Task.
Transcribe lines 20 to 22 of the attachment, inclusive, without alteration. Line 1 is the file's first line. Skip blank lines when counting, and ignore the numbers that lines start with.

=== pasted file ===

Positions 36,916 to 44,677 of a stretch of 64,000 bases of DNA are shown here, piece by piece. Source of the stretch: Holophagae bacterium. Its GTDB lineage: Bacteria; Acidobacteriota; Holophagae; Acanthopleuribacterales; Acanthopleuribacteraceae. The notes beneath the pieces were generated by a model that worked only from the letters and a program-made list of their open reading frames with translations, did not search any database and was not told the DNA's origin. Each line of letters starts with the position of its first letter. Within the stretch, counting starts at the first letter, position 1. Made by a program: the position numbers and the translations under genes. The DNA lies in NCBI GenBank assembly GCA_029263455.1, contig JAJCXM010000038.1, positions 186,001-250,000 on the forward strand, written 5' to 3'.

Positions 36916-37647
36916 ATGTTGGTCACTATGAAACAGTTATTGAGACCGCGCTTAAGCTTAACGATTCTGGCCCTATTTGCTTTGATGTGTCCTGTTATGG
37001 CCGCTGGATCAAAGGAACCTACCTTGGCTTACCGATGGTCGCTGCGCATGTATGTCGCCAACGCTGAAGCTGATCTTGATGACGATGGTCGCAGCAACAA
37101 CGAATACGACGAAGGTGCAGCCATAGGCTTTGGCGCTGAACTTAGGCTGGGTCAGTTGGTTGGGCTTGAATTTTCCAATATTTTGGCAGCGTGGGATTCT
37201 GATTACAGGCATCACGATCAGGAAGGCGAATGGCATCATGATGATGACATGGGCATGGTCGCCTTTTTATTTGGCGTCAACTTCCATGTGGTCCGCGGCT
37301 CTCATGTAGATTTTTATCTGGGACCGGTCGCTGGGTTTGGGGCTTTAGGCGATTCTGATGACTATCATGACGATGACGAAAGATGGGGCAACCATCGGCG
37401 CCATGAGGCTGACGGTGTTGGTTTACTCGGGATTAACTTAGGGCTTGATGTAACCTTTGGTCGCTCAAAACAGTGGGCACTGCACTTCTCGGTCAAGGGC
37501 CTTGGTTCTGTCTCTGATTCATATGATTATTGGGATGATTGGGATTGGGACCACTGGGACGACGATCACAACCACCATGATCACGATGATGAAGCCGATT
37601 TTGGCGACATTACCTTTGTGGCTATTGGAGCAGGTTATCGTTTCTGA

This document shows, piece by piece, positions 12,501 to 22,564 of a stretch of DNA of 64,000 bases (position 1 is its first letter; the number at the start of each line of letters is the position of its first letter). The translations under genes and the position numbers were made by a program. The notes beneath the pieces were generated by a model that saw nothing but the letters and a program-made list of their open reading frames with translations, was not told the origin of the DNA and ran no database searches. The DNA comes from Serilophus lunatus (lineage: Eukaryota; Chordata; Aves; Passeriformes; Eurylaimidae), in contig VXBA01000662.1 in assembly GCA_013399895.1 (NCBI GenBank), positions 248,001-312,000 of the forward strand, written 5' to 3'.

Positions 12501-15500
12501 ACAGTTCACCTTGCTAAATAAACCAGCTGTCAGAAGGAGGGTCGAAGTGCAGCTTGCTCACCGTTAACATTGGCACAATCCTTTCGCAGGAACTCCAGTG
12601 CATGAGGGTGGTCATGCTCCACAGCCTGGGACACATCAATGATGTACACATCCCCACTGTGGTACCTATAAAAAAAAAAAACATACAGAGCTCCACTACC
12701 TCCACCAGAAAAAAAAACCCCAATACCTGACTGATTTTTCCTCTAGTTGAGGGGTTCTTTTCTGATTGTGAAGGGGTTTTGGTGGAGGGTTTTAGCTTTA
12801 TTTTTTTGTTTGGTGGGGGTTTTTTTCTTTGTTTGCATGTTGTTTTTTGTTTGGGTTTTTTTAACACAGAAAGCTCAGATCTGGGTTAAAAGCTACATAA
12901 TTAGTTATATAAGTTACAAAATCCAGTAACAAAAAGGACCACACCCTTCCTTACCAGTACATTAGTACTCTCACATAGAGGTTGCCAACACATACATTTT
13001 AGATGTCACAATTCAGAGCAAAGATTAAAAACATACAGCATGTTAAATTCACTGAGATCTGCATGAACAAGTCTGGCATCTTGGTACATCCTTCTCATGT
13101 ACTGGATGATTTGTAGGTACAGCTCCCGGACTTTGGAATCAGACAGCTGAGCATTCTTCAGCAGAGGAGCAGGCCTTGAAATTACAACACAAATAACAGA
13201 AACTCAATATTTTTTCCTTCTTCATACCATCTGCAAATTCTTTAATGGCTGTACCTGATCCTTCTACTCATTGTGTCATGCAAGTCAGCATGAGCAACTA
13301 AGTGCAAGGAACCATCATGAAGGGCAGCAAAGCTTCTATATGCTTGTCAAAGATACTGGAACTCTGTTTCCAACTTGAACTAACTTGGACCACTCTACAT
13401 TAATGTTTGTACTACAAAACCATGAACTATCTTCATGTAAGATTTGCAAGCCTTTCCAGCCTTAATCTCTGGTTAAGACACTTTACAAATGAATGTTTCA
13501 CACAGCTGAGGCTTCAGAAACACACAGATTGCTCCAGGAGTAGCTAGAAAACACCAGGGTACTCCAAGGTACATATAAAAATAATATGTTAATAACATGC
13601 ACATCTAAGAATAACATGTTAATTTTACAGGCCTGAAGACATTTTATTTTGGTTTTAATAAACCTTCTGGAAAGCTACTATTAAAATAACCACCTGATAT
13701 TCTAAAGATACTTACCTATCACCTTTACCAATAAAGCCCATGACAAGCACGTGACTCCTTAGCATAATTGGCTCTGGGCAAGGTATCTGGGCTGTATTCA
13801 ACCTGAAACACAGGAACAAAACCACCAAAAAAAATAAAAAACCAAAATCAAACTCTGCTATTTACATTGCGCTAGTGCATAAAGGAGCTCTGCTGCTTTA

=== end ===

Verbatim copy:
13201 AACTCAATATTTTTTCCTTCTTCATACCATCTGCAAATTCTTTAATGGCTGTACCTGATCCTTCTACTCATTGTGTCATGCAAGTCAGCATGAGCAACTA
13301 AGTGCAAGGAACCATCATGAAGGGCAGCAAAGCTTCTATATGCTTGTCAAAGATACTGGAACTCTGTTTCCAACTTGAACTAACTTGGACCACTCTACAT
13401 TAATGTTTGTACTACAAAACCATGAACTATCTTCATGTAAGATTTGCAAGCCTTTCCAGCCTTAATCTCTGGTTAAGACACTTTACAAATGAATGTTTCA